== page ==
The absence of vacationers has indeed hit Mallorca's economy hard. Representatives of hoteliers, restaurateurs, retailers and many other industries that are also largely dependent on tourism have been portraying the situation in the gloomiest of colors for months. Hundreds of companies are on the verge of bankruptcy; the unemployment rate is at record levels. If no vacationers come, then almost everything on Mallorca grinds to a halt. Last year, the number of tourists was 80% below that of the previous year.
A total of 150 guests for the entire year
Bernd Hartmann is also feeling the effects. "We had 150 guests in 2020," says the Frankfurt native, who runs the Hostal Alce on the Playa de Palma. These days, too, the rooms are still all empty. Actually, it would be better to wait a few months now, he believes, so that tourism could then really get going again in the actual high season. "So that there's not the same chaos as last year."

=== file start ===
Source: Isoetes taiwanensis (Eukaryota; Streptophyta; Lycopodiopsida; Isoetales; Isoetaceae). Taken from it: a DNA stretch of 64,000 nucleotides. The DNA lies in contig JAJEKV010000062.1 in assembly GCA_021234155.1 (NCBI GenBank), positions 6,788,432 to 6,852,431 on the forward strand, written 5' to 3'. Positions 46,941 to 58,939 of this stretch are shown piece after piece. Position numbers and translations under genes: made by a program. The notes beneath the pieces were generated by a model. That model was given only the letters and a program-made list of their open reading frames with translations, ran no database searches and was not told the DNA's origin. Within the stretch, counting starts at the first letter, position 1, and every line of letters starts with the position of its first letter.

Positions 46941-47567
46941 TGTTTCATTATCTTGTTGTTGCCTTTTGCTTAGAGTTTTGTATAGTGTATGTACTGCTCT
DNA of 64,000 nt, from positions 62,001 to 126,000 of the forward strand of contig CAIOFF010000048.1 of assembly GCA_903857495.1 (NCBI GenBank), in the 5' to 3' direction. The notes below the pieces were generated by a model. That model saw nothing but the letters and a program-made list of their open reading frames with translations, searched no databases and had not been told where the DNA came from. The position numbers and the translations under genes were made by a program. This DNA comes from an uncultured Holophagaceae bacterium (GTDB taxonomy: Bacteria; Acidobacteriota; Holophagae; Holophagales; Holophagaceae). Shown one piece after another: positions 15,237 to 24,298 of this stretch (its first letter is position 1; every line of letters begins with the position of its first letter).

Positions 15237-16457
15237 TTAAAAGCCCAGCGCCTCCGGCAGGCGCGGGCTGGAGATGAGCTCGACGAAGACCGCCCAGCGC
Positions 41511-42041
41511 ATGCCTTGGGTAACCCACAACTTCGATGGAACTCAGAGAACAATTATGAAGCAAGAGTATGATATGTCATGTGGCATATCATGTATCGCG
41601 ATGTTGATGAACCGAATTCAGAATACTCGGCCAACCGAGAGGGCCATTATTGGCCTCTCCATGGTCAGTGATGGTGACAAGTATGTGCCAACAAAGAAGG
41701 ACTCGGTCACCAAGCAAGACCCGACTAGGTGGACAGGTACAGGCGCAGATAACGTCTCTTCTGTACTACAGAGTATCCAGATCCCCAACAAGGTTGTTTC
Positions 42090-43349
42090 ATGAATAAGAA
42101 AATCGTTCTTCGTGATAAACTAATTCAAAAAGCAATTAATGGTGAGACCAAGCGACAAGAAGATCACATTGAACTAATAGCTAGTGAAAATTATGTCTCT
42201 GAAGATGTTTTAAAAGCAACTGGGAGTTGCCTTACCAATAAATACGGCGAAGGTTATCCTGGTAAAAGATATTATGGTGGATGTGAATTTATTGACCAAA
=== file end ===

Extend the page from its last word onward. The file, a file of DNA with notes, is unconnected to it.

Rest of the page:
Back then, the Balearic Islands had let holidaymakers back into the country early, whereupon the number of infections rose rapidly. The German Foreign Ministry subsequently issued a travel warning for the islands in August ― which was tantamount to the end of the tourist season "We have had a few reservations for June and July," Hartmann says. "People are still very cautious, though." He anticipates another tough year.
So the usual tourist trade will most likely not return to Mallorca until 2022. Elaine and Enrico are also hoping for this, and they definitely want to come back then. "We go to Mallorca every year." Maybe then they can return here without feeling guilty.
This article has been translated from German.